Recent hand-operated home knitters progressively employ plastic materials for their machine components; even knitting cams on a machine carriage are sometimes made of a suitable synthetic resin material such as, for example, polyacetal or ABS, in order to reduce the weight of the machine and production of noises caused by collisions of such cams with butts of knitting needles. On the contrary, knitting needles are normally made of steel material. Thus, if the carriage is operated so rapidly or strongly on the needle bed that its knitting cam is forcibly collided or pressed by butts of knitting needles, the plastics cam may possibly be damaged by the steel needle butts, and once a scar or mark is formed on the cam, it will provide a greater resistance to needle butts so that the cam will be further damaged thereby, which may cause a trouble in knitting and in the machine. The disposition of knitting cams in a steeper inclination relative to the carriage moving direction will present a corresponding increase of such harmful collisions of knitting cams by needle butts.
Accordingly, the present invention contemplates the provision of a knitting needle assembly which is suitable for use with a heavy yarn knitting apparatus and which produces reduced noises upon engagement with cams on a knitting machine carriage and presents a reduced frictional resistance against the cams on the carriage so as to enable these cams, especially knitting cams, to be disposed in a relatively steeply inclined position relative to the carriage moving direction and hence to enable the knitting needles to be disposed in the needle bed of the machine at a reduced needle pitch such as, for example, 6 mm, so that the carriage and the needle bed of the machine may be reduced in length as well as in weight.
According to one aspect of the present invention, there is provided a knitting needle assembly comprising: a knitting needle made of a suitable metal material such as steel and having a laterally extending butt formed thereon, said butt defining a groove which extends on a side along the length thereof from a base end near to a free end thereof; and a substantially cylindrical element made of a suitable plastics material and having a recess for receiving the free end of said butt therein to allow said cylindrical element to be mounted on the free end of said butt, said cylindrical element having formed on a side face thereof, which partially defines said recess, a projection adapted to fit in said groove of said butt thereby to provide said cylindrical element from being inadvertently removed from said butt.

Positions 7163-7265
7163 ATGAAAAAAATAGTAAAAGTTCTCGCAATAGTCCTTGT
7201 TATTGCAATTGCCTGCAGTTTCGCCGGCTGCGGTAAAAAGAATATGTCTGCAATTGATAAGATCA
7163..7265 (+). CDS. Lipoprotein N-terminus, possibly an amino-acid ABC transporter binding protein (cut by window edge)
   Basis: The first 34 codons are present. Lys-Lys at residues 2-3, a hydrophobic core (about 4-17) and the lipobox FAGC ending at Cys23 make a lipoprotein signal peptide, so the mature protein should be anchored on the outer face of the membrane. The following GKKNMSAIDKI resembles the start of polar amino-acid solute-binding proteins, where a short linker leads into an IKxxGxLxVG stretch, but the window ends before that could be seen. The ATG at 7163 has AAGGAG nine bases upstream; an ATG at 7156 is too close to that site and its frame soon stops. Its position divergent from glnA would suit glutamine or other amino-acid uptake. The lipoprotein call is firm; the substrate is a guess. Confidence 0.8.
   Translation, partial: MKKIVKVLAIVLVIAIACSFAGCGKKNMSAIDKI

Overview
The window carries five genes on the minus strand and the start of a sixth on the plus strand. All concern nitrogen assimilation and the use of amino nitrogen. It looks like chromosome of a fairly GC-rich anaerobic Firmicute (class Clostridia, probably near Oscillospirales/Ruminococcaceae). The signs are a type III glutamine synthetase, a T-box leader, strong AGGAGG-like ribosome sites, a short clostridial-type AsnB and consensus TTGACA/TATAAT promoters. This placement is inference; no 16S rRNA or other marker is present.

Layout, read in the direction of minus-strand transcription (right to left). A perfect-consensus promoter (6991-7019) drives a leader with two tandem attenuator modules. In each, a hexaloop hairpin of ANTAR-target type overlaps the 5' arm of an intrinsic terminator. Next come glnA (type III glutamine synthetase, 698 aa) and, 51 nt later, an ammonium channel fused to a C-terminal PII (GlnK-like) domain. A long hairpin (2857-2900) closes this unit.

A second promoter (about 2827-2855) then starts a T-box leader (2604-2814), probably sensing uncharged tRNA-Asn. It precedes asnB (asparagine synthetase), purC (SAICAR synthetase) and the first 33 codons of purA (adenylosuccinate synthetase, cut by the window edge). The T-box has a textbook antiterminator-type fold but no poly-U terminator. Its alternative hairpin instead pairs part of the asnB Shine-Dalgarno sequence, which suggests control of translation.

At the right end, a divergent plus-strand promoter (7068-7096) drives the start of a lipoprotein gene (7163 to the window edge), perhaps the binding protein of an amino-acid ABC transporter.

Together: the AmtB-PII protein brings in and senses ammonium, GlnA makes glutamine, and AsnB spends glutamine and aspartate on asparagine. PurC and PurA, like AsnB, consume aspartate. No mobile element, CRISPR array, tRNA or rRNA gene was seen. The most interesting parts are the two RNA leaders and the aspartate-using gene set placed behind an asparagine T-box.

Preferably, the cylindrical element has a substantially circular cross section.
The cylindrical element may include a first inner member having said projection formed thereon, and a second outer member in the form of a tubular cylinder mounted for rotation on and relative to said first inner member.
Preferably, the first member has a disk-formed head portion and a pair of parallel legs extending from said head portion, said legs being spaced from each other to thus partially define said recess, at least one of said legs having said projection formed on a face thereof which partially defines said recess, each of said legs having an outwardly extending lug formed at an end thereof opposite from said head of said first member, said second member being fitted around said legs between said head portion and said lugs of said first member, said legs of said second member and said first member being made deflectable laterally inwardly and outwardly.
The legs of said first member may each have on the inside at the free end thereof an inclined face which acts as a cam to deflect the leg outwardly by said butt of said needle when the needle butt is forced into said recess of said cylindrical element.